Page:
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Olli-Pekka Ylisuutari | Forum Activity | Replied: Thu, Mar 17 2022 10:21 PM

MJ. Smith:

... one is required to use the metaphor historically in referring to texts that use it. In such cases, one should understand it as it was understood at the time the author used the metaphor, not as it would be understood today...

Thanks for the good comment and reminder, MJ! It would seem that Luther inherited the saying of the Devil as "God's ape" from Tertullian (born circa 160 a.D.), who wrote referring to the pagans or to the Gentiles of his time, how they imitated the Christian rituals, in which "we recognise here also the zeal of the devil rivalling the things of God" (De Baptismo).

Hence, Diabolos Dei Simius.

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NB.Mick | Forum Activity | Replied: Fri, Mar 18 2022 12:39 AM

Olli-Pekka Ylisuutari:

I think this is the point of the "God's Devil" figure of speech. For my personal theological sensitivities, Luther is sailing too close to ascribing evil to God here - but everyone's mileage may vary. One always has to keep in mind that Luther was not a systematic theologian and was usually expressing his thoughts on a current topic in very strong language, whereas he might voice a complementary idea (such as that the devil is a strong adversary of God and the believers and wreaks havoc all over) in equally strong terms, seemingly contradicting himself.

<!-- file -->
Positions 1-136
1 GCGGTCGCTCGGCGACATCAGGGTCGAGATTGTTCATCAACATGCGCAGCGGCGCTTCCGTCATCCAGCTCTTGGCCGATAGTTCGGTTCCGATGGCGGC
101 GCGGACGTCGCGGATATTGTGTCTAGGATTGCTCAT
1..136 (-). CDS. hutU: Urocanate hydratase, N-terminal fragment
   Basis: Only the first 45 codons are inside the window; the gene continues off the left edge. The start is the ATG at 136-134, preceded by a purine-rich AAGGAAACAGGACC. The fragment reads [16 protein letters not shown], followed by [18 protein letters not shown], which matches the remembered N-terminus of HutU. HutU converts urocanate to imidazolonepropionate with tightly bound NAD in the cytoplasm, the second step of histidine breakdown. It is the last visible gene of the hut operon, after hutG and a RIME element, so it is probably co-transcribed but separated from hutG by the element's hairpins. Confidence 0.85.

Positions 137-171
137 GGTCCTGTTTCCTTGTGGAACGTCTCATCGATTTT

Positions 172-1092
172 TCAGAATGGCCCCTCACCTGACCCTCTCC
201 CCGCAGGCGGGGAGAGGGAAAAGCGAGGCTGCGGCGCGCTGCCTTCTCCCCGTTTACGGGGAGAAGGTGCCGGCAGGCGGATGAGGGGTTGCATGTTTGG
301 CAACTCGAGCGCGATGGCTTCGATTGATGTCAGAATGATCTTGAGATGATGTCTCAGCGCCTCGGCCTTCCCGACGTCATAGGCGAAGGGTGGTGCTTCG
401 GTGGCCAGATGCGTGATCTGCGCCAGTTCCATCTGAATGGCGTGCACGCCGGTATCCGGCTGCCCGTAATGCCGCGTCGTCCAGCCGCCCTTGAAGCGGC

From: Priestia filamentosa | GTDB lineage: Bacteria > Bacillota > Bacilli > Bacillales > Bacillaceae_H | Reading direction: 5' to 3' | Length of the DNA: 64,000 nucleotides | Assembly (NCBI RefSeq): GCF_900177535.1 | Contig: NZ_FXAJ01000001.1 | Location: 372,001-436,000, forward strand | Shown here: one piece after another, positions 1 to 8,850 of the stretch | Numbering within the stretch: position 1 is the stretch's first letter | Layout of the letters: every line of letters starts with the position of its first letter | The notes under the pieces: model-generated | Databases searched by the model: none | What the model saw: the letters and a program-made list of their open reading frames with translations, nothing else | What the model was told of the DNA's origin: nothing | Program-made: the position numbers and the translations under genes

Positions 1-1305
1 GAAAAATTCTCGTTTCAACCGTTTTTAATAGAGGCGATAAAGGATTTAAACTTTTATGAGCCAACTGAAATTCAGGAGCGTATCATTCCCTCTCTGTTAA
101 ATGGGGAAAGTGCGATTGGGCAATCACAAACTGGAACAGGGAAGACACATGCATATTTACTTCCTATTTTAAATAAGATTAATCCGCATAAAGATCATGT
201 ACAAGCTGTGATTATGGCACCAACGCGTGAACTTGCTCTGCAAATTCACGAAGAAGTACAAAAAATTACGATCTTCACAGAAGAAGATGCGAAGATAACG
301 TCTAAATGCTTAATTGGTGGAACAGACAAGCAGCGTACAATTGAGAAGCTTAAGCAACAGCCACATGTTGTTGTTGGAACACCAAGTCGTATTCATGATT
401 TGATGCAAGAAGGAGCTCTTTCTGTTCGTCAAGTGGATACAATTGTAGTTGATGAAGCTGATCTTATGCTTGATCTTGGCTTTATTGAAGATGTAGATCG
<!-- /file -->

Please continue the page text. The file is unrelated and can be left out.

The aspect of the devil being God's ape (which ties in to the philosophical argument that evil is not a created thing, but rather the absence of good) may be somewhat related, but for me leads away from the core of the "God's Devil" argument.  

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David Paul | Forum Activity | Replied: Fri, Mar 18 2022 1:54 AM

Olli-Pekka Ylisuutari:

This sounds like someone saying, "I didn't kill him; the gun killed him." In other words, "I'm not culpable...the instrument I used is culpable."

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MJ. Smith | Forum Activity | Replied: Fri, Mar 18 2022 2:01 AM

David Paul:

Olli-Pekka Ylisuutari:

This sounds like someone saying, "I didn't kill him; the gun killed him." In other words, "I'm not culpable...the instrument I used is culpable."

Precisely why some theologies are either/or while others are both/and.

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David Paul | Forum Activity | Replied: Fri, Mar 18 2022 2:08 AM

MJ. Smith:
Precisely why some theologies are either/or while others are both/and.

I prefer the theology of paradox...sometimes "yes" and sometimes "no", i.e. it all depends - per Prov. 26:4, 5.

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MJ. Smith | Forum Activity | Replied: Fri, Mar 18 2022 2:24 AM

David Paul:
I prefer the theology of paradox..

Which I associate with Henri de Lubac but under the name both/and ...Geeked